Pam Shriver, born on Independence Day, first picked up a tennis racquet at the age of 3. The middle daughter of Sam and Margot Shriver showed early promise in a sport she grew up watching her parents and grandparents enjoy. As her tennis game blossomed, she showed her prowess as center on the girls’ varsity basketball team at McDonogh School where she graduated in 1979.
Bursting onto the national tennis stage in 1978, Shriver was billed the "Legend of Lutherville" when she reached the finals of the U.S. Open as an amateur at the age of 16 (losing to Chris Evert). During this run, Shriver made famous the revolutionary Prince oversized racquet invented by the late Howard Head. Throughout the 1980s, she was ranked among the top 10 women's singles players in the world, peaking at number three and winning 21 singles titles. Meanwhile, her doubles career also flourished, winning 112 titles, including 22 Grand Slam titles, 21 in women's doubles (20 paired with Martina Navratilova and 1 with Natasha Zvereva), seven Australian Open titles, four French Open titles, five Wimbledon titles, and five U.S. Open titles, plus one mixed doubles with Emilio Sanchez at the 1987 French Open. While teaming with Navratilova, the two set the record of 109 consecutive match wins from April 1983 thru July 1985. This winning stretch included winning The Grand Slam in 1984. (winning all four majors in same calendar year) While partnering with Zina Garrison, she captured the 1988 Olympic Gold Medal in doubles in Seoul.
A top player on the women's tennis tour for more than 15 years and a 2002 inductee into the International Tennis Hall of Fame, Shriver also has become a valued and respected member of the sports media community. She has been a member of ESPN's tennis broadcast team starting in 1990 where she worked even as she continued to play on the professional tour until 1997 when she retired. Her work for ESPN at Wimbledon and the US Open the past almost 15 years, has been viewed by millions as she calls matches from either the play by play or analyst positions in the booth or sit’s court side with her mid match observations.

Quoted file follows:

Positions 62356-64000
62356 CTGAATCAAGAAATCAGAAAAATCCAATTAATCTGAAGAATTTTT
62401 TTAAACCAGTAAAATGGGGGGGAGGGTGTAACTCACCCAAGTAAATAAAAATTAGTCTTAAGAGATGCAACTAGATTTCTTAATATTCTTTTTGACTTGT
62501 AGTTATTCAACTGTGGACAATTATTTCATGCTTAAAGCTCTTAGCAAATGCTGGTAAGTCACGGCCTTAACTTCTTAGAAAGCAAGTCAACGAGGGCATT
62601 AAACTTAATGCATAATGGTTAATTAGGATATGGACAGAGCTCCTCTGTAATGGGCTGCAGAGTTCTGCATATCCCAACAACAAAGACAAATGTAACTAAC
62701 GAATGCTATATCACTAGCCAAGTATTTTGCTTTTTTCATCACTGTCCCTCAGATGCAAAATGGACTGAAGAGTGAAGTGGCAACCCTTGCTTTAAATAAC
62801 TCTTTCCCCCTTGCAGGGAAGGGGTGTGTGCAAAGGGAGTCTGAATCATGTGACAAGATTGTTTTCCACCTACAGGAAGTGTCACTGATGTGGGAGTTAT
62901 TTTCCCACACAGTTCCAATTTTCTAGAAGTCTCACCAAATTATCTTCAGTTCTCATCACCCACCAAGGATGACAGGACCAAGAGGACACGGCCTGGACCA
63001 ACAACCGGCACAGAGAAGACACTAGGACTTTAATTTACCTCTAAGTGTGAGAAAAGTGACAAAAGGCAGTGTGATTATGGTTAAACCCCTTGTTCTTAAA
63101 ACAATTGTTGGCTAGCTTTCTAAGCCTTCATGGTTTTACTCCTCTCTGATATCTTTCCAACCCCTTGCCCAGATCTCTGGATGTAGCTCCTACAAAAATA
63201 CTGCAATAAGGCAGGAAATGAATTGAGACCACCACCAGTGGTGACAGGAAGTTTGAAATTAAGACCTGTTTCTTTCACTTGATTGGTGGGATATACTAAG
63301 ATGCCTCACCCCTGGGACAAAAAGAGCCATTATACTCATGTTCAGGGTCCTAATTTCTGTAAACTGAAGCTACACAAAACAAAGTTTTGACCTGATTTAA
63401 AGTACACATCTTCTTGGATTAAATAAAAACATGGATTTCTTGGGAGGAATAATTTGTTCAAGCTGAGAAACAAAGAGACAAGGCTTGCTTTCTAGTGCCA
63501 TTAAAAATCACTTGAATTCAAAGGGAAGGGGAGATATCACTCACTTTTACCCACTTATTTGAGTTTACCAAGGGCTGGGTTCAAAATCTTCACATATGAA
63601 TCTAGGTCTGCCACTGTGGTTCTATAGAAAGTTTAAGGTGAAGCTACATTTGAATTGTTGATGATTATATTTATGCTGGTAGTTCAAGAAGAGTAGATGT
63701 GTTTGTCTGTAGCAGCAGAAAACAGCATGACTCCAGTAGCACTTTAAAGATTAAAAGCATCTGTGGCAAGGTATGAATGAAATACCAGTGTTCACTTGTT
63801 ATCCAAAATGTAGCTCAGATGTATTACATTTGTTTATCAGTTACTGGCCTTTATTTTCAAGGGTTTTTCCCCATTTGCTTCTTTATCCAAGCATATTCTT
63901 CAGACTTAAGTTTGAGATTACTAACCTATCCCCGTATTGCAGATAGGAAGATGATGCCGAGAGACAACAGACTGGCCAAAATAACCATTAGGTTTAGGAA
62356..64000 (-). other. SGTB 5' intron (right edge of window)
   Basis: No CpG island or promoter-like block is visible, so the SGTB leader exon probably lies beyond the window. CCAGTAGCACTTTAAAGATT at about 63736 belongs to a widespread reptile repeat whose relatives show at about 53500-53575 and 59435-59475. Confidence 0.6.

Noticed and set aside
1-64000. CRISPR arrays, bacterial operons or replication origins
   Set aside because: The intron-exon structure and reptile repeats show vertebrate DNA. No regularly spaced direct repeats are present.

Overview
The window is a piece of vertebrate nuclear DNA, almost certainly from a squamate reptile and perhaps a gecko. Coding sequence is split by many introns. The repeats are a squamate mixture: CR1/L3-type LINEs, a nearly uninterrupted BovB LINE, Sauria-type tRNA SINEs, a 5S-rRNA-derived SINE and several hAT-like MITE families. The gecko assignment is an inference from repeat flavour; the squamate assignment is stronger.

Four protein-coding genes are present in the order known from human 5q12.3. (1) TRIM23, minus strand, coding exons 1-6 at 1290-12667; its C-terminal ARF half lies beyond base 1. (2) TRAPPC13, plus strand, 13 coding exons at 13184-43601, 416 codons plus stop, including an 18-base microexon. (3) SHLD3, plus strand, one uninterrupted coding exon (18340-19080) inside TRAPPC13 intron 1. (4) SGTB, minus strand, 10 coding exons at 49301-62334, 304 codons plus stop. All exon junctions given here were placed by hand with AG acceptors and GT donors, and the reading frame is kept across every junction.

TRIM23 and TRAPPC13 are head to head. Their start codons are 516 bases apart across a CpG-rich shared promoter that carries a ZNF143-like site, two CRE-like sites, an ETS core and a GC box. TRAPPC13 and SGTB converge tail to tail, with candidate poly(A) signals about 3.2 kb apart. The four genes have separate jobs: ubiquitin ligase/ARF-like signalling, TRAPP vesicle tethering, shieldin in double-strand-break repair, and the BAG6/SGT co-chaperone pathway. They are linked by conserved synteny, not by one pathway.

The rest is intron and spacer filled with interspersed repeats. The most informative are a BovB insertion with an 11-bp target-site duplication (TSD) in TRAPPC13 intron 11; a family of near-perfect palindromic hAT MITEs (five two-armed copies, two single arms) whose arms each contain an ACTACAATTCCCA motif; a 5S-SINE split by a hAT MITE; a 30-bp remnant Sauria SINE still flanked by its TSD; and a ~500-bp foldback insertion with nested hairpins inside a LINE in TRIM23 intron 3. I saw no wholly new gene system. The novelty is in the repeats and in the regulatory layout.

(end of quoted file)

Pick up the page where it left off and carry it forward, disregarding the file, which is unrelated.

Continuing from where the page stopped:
Well known for her interviews with fans and celebrities, Shriver's approach is both straightforward and entertaining. Whether talking strategy with a coach like Rafa’s Carlos Moya in the player's box - discussing the lure of tennis with the likes of Tony Bennett, Alec Baldwin, Michael Phelps, Henry "Hank" Aaron and Anna Wintour - or mixing it up with the British fans on Wimbledon's Henman Hill (aka Murray Mound), Shriver's charm and professionalism enhance the action on the court for millions of viewers.
The busy mother of three, Shriver is very active in a wide range of charities, including many in her native Baltimore, MD as well as her current hometown of Los Angeles, CA. From 1986 to 2010, Shriver hosted an annual charity tennis event in her hometown raising $4 Million for local causes including Cystic Fibrosis Foundation and Baltimore Community Foundation. A past president of the Women's Tennis Association (1991-1994), first elite player to join the USTA board of directors 1997-2003, first USTA Foundation President from 2000-2005 and still is on the foundation’s board of directors. In 2015 with her belief that urban youth would be more attracted to tennis via a multi-sport program, she helped fund and found First Break Academy in Carson, California. Pam is also on the WTA Charities board of directors and volunteers for ACEing Autism and JDRF respectively. She has had a donor advised fund (DAF) to help manage her philanthropy and it is managed by the Players Philanthropy Fund.